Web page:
Now the factor responsible for this sickness is unrequited love. It simply means loving someone and not getting loved in return.
Let me use Peter (a man) and Jane (a woman) to demonstrate the meaning of this disease. Assuming both of them (Peter and Jane) are close. Peter loves Jane to the point that he can take a bullet for her.
Unfortunately, the relationship is one-sided. Peter loves Jane, but Jane doesn’t love or feel the same way.
According to the Hanahaki disease, Peter may develop this disease due to unrequited love. In this case, his lungs will become filled with flowers and their roots, growing in his respiratory tract.
The only way Peter can become better is for Jane to return his love. The disease can also be removed via surgical operation. But if urgent action is not taken, the victim may die.
What Happens After Surgically Removing Hanahaki Disease?
Sometimes, it is beneficial to go under the knife. Ask those who have, and you will discover that most of the people had their disabilities corrected. But the Hanahaki disease is quite different.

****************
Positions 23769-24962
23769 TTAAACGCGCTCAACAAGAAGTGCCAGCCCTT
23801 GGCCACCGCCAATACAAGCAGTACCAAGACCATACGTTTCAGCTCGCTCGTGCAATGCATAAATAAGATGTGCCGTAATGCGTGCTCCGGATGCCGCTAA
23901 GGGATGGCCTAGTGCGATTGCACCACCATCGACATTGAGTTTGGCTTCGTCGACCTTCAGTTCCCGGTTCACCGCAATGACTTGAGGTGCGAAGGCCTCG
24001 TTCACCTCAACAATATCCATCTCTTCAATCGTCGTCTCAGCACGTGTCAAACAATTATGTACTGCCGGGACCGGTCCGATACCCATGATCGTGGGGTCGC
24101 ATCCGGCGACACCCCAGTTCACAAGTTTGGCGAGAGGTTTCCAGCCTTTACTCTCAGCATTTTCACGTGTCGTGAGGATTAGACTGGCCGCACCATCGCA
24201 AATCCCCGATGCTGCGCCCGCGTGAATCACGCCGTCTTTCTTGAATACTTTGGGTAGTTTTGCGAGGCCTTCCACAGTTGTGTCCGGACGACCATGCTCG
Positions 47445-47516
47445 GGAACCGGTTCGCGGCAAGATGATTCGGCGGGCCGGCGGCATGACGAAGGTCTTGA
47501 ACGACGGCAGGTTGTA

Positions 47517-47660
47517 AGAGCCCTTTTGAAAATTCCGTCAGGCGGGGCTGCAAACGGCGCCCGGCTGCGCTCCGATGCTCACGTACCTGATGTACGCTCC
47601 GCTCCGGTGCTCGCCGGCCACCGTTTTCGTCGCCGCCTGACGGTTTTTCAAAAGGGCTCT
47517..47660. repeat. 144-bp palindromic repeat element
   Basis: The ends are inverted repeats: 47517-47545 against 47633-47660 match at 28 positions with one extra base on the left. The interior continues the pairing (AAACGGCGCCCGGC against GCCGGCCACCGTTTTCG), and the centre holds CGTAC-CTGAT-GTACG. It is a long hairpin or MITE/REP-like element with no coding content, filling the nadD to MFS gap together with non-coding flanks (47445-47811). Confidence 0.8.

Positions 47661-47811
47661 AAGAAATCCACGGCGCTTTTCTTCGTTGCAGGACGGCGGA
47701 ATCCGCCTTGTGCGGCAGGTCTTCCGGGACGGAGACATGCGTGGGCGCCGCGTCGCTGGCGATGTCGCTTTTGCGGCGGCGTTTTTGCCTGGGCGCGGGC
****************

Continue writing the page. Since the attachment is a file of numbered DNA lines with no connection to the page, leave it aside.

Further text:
When the disease is taken off the victim through a surgical operation, things are bound to go wrong. The surgery will automatically take away the victim’s feeling of love. And as a consequence, he or she might not be able to lexpress ove again.
The surgery might also remove the feelings of the victim, making him unable to love the person he once loved.
7 Fictional Diseases Similar To Hanahaki
Hanahaki isn’t the only fictional disease we have heard of and won’t be the last. The entertainment industry and fictional writers are always cooking up things to inspire their audience.
So we would see more of the Hanahaki-type of diseases as time progresses. I would also like to say that there are tons of other conditions that are similar to Hanahaki. They are fictional diseases that are not real.
But let me tell you something, almost all the fictitious diseases out there have a real-world equivalent. In other words, their creation was inspired by the real-life illness itself.
Let’s go over the different diseases: